Soon site search engines will include vectors — a mathematical approach to representing words which encapsulate meaning of text very effectively and can deliver dramatically better results than standard keyword search. 


NLP offers user-friendly search capabilities.

Search is inherently fuzzy and language is often ambiguous because a user’s query and intent is not always apparent. “Bank” is a classic example of this — does it mean a financial institution or the side of a river? 

For some e-commerce site search use cases, customers may even type in symptoms or adjectives to find answers. Without added context, it is difficult to know exactly what they need.

Natural language processing (NLP) is one of the techniques available for improving results. NLP is the process of analyzing unstructured text to infer structure and meaning. Structure means information that is highly defined, for example, a category or a number, much like fields in a database. It can also represent relationships between things. Common examples include sizes, colors, places, names, times, entities, and intent, but there are many more. NLP is most valuable when the underlying data has a lot of structure that can be mapped from the queries.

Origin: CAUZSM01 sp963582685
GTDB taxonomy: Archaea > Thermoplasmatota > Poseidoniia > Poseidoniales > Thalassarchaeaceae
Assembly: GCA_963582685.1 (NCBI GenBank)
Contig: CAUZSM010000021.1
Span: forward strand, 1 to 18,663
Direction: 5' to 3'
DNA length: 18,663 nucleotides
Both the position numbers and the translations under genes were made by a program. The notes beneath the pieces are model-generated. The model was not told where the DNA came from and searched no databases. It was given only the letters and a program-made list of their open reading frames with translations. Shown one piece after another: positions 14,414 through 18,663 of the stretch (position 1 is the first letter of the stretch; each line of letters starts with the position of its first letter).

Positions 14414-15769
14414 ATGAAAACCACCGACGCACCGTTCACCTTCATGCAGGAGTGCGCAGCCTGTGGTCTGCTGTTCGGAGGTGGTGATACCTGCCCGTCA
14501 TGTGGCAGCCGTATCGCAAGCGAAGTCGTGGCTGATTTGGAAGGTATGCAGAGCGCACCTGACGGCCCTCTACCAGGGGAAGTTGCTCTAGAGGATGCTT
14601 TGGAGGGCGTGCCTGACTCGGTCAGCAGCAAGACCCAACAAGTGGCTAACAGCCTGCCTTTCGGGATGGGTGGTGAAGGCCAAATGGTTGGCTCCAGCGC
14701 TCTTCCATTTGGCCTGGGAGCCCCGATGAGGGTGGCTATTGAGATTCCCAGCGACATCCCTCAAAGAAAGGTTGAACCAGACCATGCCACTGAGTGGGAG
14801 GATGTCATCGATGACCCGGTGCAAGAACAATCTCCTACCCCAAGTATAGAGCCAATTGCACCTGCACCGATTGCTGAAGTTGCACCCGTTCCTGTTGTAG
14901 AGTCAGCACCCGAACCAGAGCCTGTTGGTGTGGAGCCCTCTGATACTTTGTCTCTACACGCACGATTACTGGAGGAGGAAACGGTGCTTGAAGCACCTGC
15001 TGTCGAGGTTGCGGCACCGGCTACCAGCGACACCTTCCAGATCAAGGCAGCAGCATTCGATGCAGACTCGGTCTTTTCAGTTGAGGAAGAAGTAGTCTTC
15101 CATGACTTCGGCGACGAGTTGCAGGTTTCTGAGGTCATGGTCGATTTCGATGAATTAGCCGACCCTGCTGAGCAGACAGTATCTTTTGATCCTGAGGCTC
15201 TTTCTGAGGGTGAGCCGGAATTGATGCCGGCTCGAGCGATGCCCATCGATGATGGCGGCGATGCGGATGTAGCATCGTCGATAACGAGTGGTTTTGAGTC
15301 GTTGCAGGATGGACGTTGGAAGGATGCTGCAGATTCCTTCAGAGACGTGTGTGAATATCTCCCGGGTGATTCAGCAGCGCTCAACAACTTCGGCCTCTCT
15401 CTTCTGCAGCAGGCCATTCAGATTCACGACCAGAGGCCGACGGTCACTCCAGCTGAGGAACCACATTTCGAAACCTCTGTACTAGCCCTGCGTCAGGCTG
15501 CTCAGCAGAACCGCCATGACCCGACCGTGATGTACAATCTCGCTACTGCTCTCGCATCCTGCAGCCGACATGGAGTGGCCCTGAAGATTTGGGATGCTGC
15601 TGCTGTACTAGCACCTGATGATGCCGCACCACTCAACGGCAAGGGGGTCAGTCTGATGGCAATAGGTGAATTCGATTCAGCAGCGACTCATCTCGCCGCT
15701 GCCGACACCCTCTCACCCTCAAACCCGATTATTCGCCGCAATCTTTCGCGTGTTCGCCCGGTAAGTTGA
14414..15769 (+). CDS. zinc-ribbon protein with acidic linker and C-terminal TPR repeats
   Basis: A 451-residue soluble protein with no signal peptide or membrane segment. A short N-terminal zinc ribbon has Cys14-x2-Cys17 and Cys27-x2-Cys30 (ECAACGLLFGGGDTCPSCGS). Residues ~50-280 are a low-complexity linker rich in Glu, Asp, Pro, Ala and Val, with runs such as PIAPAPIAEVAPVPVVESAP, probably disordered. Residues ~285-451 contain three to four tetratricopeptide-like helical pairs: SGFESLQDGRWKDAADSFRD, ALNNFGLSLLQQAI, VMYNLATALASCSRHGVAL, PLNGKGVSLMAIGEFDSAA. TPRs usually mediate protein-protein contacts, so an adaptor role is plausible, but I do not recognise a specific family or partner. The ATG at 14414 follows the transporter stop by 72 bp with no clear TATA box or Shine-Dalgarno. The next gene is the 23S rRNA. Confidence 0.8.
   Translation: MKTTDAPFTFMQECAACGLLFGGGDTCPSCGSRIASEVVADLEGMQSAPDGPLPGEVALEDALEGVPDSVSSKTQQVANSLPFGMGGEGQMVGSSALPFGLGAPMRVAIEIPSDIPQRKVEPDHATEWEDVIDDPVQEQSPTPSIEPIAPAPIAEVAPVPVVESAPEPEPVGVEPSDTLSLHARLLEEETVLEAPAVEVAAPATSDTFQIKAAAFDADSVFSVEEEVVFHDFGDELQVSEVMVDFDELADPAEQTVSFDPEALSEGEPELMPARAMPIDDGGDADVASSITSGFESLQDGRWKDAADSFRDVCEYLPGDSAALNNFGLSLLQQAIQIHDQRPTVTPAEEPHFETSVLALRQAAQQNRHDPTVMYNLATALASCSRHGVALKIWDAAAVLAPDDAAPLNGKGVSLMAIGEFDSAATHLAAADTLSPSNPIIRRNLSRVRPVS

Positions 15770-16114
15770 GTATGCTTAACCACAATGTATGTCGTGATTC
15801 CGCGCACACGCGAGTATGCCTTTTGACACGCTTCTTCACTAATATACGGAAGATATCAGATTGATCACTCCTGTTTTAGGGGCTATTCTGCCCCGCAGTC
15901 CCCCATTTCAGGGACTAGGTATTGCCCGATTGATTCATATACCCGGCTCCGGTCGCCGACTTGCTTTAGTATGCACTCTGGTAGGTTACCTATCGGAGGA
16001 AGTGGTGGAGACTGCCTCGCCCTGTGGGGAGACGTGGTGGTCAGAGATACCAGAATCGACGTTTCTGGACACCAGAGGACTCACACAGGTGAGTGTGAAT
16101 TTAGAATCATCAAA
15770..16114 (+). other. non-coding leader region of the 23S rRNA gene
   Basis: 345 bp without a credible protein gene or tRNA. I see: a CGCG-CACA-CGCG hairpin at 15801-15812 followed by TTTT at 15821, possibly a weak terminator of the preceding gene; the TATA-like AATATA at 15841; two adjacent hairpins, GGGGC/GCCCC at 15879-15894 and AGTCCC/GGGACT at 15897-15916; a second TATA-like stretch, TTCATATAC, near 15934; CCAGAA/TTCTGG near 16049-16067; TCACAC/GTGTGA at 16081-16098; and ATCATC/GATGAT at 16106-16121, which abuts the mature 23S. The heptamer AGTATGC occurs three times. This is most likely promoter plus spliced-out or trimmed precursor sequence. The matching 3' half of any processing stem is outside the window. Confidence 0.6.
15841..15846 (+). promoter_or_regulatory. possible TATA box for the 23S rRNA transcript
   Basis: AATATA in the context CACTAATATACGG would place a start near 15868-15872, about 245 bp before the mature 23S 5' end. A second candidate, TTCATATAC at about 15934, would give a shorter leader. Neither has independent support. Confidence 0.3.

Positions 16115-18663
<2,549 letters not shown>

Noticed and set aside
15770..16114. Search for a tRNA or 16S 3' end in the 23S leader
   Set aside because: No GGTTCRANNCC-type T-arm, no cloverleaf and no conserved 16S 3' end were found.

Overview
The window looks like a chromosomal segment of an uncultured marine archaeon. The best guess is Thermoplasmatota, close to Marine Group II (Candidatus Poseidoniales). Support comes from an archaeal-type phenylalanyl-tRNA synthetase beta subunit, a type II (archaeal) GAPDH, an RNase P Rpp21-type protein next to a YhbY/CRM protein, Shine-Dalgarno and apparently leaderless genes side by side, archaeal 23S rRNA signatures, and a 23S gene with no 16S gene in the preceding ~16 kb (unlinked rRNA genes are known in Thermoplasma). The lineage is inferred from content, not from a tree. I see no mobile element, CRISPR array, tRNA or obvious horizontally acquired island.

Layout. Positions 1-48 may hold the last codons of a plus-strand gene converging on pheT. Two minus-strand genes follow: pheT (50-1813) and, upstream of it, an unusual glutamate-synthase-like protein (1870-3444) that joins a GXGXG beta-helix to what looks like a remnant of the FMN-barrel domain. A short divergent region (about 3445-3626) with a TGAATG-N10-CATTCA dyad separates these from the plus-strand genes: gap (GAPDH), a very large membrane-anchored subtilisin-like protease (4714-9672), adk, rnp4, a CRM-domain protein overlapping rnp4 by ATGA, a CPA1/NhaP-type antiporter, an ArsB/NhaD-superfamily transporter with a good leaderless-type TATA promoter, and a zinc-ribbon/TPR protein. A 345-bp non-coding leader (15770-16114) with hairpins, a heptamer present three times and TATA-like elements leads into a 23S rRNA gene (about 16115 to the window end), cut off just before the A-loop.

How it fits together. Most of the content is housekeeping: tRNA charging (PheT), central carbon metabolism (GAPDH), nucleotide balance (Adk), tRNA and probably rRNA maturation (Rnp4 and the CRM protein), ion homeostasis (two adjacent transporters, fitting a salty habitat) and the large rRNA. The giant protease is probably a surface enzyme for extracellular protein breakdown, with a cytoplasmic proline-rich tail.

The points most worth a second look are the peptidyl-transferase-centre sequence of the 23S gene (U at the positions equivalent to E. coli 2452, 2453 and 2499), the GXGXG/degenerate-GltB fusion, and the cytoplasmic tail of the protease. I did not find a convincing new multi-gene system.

If someone visits your site and types in “warm jacket” you can deliver very different results by user via search personalization. Generally speaking, the more data you have about someone (pages visited, purchase history, gender, age, etc.), the more you can personalize search results. 

Even if visitors are anonymous, a search for “warm jacket” can still be personalized using available data such as browser type, IP location, time of day or year, mobile vs desktop, and other attributes. 

In the example of “warm jacket,” you might promote different clothing to someone in Florida versus someone in Minnesota. While you may not know anything about the user, you can still personalize products based on their IP location.


Configuring search relevancy in

Most search services offer a feature to add rules (or even adjust the search algorithm) for handling different types of searches.